The U.K. Says It Will Declare Russia’s Wagner Group a Banned Terrorist Organization

The government says it remains a threat to global security even after the death of Wagner leader Yevgeny Prigozhin.

The U.K. Says It Will Declare Russia’s Wagner Group a Banned Terrorist Organization
Britain Russia Wagner

LONDON — The U.K. announced Wednesday it will declare Russia’s Wagner mercenary group a banned terrorist organization, saying it remains a threat to global security even after the death of leader Yevgeny Prigozhin.

The government said an order will be introduced in Parliament to proscribe the group under the Terrorism Act. The designation, once approved by lawmakers, will bar membership in or support for Wagner, which has played a major fighting role during Russia’s invasion of Ukraine. It also has operated in Syria and several African nations.

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The move, expected to take effect within days, puts Wagner in the same category as the Islamic State group, the Palestinian militant group Hamas and Northern Ireland paramilitaries.

Home Secretary Suella Braverman said Wagner “has been involved in looting, torture and barbarous murders. Its operations in Ukraine, the Middle East and Africa are a threat to global security.”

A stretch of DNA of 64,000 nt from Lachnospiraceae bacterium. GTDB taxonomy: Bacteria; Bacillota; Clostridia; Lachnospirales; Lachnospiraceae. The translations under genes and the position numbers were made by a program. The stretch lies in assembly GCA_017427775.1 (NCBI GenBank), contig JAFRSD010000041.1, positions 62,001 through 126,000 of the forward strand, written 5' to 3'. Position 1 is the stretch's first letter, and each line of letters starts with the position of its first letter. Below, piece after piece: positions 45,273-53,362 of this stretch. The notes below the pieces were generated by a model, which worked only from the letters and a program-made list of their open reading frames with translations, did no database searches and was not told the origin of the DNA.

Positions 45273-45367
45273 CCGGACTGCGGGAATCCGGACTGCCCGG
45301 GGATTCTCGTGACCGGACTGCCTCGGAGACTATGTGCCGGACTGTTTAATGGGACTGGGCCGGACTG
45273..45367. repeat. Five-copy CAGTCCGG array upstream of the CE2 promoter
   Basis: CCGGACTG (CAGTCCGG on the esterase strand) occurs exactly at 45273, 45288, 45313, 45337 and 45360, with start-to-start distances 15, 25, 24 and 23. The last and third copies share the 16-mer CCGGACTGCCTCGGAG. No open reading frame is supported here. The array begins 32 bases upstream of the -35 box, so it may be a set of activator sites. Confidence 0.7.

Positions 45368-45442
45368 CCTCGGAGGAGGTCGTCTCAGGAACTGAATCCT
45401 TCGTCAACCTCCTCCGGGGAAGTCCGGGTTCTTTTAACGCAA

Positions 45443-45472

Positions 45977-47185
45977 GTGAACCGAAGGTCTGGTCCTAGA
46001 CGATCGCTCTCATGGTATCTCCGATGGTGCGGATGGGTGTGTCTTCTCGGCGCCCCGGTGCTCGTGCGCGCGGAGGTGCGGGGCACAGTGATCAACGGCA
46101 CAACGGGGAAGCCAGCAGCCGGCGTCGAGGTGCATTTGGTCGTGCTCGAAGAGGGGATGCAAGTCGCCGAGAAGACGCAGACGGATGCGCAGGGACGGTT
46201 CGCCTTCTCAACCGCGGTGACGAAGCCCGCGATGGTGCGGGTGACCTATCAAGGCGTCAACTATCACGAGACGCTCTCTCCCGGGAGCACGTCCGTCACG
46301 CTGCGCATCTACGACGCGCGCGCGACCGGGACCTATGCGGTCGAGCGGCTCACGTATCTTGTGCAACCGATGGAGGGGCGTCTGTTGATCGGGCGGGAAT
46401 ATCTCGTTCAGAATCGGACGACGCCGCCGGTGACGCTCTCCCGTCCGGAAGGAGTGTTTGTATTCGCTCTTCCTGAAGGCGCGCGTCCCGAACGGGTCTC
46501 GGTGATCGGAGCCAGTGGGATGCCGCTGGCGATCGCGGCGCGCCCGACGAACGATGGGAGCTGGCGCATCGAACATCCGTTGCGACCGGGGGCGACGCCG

“They are terrorists, plain and simple—and this proscription order makes that clear in U.K. law,” she said.

Read More: Inside the Wagner Group’s Global Reach

The ban will allow U.K. authorities to seize the organization’s assets, though that power is largely symbolic as Wagner is not known to operate in Britain.

The move follows a recommendation by Parliament’s influential Foreign Affairs Committee in July that Wagner be outlawed. The committee said British authorities had “underplayed and underestimated” the threat posed by the mercenary group.

The committee said Wagner’s future was uncertain after Prigozhin’s short-lived armed mutiny against Russia’s top military leaders in June. The lawmakers said Britain should take advantage of the confused situation to “disrupt” Wagner.

Two months after the June mutiny, Prigozhin was reported killed in an Aug. 23 plane crash. A preliminary U.S. intelligence assessment concluded the plane was downed by an intentional explosion. The government of Russian President Vladimir Putin has denied involvement.

Several other allies of Ukraine have sanctioned Wagner’s leaders, and earlier this year, the Lithuanian and Estonian legislatures passed resolutions declaring it a terrorist organization. The United States has designated the Wagner Group as a transnational criminal organization.